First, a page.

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Foot in mouth tastes good in the end

June 25, 2011
Editorial by the Adirondack Daily Enterprise: Publisher Catherine Moore, Managing Editor Peter Crowley

It's actually a good thing that Courtney Burke, commissioner of the Office for People With Developmental Disabilities, slipped up Monday when radio host Susan Arbetter asked her, "What about Sunmount in Tupper Lake? Is that going to be closing?" Ms. Burke answered directly, "We are seeking to close all of our developmental centers by the end of 2014," and then described how that would happen.

When we and other local news agencies picked that up, many Tupper Lakers freaked out - justifiably so, since Sunmount employs 1,700 people in this economically depressed town of 6,000 people and in group homes around the Adirondacks.

We now know Ms. Burke had misspoken. On Wednesday, her spokesman Travis Proulx explained that "developmental center" is jargon for one kind of facility but that Sunmount is a "developmental disabilities services office" - not what she was talking about.

Listening to the interview online in the light of that knowledge, it still sounds like Ms. Burke was lumping Sunmount in with the centers that would close, but hey, she's new. Yeah, we hope she gets her facts straight about Sunmount in the future, but we're very glad to hear a head of this formerly secretive agency speak about it openly. We strongly hope she continues that.

Plus, her blunder produced an extraordinary piece of good news:

The state has no plan to close Sunmount, Mr. Proulx said.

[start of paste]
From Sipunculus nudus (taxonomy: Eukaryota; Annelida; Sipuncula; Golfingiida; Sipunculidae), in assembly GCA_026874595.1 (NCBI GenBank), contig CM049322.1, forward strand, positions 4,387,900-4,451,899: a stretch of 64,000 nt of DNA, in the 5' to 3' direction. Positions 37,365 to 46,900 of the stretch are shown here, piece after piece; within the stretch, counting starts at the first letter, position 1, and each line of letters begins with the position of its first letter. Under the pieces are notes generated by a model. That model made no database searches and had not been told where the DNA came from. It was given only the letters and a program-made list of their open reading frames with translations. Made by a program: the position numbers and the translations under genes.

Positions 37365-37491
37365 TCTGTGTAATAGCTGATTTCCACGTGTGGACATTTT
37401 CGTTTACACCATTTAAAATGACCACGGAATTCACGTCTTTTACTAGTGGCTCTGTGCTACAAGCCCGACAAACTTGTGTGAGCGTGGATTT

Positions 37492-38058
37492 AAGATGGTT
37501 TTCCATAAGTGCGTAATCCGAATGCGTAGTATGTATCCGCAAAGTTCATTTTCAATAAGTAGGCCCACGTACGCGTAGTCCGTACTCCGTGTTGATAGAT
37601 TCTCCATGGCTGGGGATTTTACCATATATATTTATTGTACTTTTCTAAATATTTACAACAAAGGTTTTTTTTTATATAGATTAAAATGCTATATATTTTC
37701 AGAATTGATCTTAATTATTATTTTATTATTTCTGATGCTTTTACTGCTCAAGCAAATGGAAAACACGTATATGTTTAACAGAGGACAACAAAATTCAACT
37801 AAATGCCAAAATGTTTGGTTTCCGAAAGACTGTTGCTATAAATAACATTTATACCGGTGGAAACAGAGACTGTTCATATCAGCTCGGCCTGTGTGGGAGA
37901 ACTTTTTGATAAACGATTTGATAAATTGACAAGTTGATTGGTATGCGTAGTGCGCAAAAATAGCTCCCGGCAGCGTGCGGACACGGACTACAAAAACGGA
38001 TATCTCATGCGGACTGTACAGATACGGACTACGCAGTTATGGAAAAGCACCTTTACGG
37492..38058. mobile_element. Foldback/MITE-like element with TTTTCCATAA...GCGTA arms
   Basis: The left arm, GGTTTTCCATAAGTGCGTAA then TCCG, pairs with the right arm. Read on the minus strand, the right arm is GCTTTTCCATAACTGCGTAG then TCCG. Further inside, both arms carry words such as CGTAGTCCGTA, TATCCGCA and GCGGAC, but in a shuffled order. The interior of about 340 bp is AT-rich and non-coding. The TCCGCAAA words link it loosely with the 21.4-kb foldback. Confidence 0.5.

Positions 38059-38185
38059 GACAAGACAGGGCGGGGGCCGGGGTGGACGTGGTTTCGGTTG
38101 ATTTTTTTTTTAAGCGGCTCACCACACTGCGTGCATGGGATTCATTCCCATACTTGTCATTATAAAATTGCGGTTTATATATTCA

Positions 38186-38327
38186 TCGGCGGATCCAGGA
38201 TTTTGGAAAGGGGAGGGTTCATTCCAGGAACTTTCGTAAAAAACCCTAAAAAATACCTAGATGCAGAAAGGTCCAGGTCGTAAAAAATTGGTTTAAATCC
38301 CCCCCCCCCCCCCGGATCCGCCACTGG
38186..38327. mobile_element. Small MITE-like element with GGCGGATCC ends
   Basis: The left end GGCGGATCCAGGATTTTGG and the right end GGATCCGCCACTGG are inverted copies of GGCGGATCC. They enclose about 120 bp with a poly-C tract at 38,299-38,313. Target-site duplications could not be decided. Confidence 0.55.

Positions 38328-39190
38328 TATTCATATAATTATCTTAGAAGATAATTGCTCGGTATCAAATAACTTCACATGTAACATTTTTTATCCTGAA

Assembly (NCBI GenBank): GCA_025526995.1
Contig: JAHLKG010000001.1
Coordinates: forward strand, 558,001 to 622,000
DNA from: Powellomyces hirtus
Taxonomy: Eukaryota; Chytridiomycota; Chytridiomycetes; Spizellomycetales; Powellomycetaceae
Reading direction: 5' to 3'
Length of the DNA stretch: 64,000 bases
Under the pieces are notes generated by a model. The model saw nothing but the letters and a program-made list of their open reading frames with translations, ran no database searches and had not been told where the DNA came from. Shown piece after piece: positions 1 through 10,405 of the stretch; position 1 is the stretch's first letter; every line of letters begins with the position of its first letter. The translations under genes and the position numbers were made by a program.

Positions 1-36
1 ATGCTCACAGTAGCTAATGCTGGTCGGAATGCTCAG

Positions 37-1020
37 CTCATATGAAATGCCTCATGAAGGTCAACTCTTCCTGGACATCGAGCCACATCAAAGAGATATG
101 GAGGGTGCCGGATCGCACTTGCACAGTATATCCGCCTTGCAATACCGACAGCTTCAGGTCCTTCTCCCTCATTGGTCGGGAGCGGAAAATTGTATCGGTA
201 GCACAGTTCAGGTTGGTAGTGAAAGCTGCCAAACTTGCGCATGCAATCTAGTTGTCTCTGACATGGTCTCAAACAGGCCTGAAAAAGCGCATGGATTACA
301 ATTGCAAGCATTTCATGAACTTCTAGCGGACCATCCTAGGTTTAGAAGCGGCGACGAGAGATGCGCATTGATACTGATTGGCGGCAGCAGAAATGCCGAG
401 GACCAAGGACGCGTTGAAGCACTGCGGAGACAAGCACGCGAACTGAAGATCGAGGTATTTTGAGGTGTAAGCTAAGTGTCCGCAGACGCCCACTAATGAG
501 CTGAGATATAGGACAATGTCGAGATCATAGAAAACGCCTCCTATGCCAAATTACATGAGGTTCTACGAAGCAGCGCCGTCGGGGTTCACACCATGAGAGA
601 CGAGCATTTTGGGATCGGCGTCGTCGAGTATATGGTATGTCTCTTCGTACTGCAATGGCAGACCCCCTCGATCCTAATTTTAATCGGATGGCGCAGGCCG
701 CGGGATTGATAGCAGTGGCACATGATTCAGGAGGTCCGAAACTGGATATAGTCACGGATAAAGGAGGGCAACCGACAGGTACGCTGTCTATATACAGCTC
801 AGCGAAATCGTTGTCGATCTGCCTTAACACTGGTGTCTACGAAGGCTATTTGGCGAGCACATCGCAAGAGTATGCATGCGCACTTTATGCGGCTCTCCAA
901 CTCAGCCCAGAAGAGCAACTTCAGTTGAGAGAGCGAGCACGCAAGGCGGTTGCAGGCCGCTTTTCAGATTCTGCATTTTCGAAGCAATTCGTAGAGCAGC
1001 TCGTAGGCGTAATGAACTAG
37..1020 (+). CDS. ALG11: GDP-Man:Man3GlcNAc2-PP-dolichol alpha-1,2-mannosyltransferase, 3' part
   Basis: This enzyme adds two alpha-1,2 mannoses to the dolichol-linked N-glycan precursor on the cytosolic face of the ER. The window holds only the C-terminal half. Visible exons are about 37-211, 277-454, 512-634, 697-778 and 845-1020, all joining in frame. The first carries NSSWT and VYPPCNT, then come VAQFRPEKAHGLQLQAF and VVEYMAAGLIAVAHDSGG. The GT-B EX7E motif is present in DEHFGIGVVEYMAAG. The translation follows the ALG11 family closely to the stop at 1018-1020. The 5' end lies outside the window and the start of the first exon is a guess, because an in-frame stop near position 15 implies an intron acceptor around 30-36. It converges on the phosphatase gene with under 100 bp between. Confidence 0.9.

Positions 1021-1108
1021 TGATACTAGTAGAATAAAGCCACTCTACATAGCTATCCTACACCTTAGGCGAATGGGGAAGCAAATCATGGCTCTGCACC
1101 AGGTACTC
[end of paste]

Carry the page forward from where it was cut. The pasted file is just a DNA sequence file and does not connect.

That is exactly what Tupper Lakers have needed to hear for a long time, since a series of recent events has given them reason to be nervous:

-Gov. Andrew Cuomo visited Sunmount last year and told its staff, "If I was a state worker, I would be afraid of what is ahead."

-In his budget speech, Gov. Cuomo said New York will no longer keep abusive facilities open just to provide jobs. He was specifically talking about juvenile detention sites, but his broad language hinted that prisons and Sunmount might be vulnerable.

-He appointed Ms. Burke, a former advocate for disabled people, to head the OPWDD.

-A New York Times investigation published two weeks ago, which Ms. Burke cooperated with, chronicled abuses of residents at several of New York's nine large institutions that house developmentally disabled people. The reporter wrote that Sunmount has patterns of abuse embedded in its culture. He didn't give much evidence for that Sunmount claim, but a year-long investigation that Adirondack Life magazine published in 2004 was full of problems - for staff as well as inmates.

We don't doubt Sunmount staff members have abused residents. We've also heard plenty of stories about residents manipulating staff in grotesque ways. It's a tense situation there in the Center for Intensive Treatment, a secure facility for people accused of crimes who are deemed unfit, developmentally, to stand trial. Many of them are pedophiles. It isn't a prison, and they have more rights than prisoners do, but that makes the staff-resident relationship dicey.

Because the CIT has taken over most of Sunmount's main facility on state Route 3/30 in Tupper Lake - the developmentally disabled people without criminal involvement have mostly been moved into group homes - Sunmount can't be closed as easily as the "developmental centers." The state can't very well put CIT residents in group homes.

So now the state has clearly said it doesn't plan to close Sunmount, but not with much gusto. Still, we're encouraged by Commissioner Burke's foray into straight talk, however tentative. Now she and Gov. Cuomo owe the people of Tupper Lake more straight talk on the status of the institution that dominates their economy.

 
 

 

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